Nvidia and Google Cloud set AI training time performance records, according to the latest round of benchmark results from the MLPerf benchmark consortium. Benchmarks help AI practitioners adopt common standards for measuring the performance and speed of hardware used to train AI models.
MLPerf v0.6 examines the training performance of machine learning acceleration hardware in 6 popular usage categories. Among results announced today: Nvidia’s Tesla V100 Tensor Core GPUs used an Nvidia DGX SuperPOD to complete on-premise training of the ResNet-50 model for image classification in 80 seconds. By contrast, the same task using a DGX-1 station in 2017 took 8 hours to complete model training. Reinforcement learning with Minigo, an open source implementation of AlphaGoZero model, took place in 13.5 minutes, also a new record.
At Nvidia, the latest training benchmark results are primarily the result of advances in software.
“In just a matter of seven months on the same DGX-2 station, our customers can now enjoy up to 80% more performance, and that’s due to all the software improvements, all the work that our ecosystem is doing,” a company spokesperson said in a phone call.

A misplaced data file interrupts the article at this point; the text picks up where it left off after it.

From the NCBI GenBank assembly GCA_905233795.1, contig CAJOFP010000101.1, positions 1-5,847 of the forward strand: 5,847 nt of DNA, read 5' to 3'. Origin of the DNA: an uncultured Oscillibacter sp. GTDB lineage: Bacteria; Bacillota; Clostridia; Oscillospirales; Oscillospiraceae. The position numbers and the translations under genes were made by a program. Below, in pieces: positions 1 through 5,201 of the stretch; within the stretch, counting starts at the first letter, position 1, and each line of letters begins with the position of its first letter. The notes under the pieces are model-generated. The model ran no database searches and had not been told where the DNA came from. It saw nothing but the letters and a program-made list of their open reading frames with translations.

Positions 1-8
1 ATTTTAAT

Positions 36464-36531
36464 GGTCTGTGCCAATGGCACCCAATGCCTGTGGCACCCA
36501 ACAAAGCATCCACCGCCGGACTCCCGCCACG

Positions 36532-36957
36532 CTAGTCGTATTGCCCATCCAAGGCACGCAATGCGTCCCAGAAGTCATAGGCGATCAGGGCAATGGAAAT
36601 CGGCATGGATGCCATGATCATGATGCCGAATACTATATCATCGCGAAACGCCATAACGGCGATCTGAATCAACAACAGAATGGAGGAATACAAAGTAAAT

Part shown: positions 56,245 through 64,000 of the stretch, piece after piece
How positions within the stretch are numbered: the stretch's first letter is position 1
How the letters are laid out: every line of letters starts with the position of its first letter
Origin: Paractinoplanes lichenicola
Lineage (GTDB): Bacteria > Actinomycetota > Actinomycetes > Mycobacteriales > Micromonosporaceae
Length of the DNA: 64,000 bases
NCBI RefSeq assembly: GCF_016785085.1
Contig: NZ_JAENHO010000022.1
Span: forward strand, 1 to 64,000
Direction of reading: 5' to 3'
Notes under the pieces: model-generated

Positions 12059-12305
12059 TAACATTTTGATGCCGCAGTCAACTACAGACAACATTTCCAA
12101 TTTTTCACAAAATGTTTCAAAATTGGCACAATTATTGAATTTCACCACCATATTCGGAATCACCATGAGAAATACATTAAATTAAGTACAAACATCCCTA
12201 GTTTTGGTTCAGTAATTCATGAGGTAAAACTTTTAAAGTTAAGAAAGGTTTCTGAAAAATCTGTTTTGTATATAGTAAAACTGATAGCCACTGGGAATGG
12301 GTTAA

Google Cloud’s TPU v3 Pods also demonstrated record performance results in machine translation from English to German of the Transformer model in 51 seconds. TPU pods also achieved record performance in the image classification benchmark of the ResNet-50 model with the ImageNet data set, and model training in another object detection category in 1 minute and 12 seconds.
Google Cloud TPU v3 Pods capable of harnessing the power of more than 1,000 TPU chips were first made available in public beta in May.
Submissions to the latest round of training benchmark tests were made by Intel, Google, and Nvidia. Nvidia and Google demonstrated they make some of the fastest hardware for training AI models in the world when MLPerf shared the first training benchmark results in December 2018.
This news follows the launch of MLPerf’s inference benchmarks for computer vision and language translation last month. Results of the inaugural MLPerf inference benchmark will be reviewed in September and shared publicly in October, MLPerf Inference Working Group cochair David Kanter told VentureBeat in a phone interview.
MLPerf is a group of 40 organizations that play key roles in the AI hardware and model creation space, such as Amazon, Arm, Baidu, Google, and Microsoft.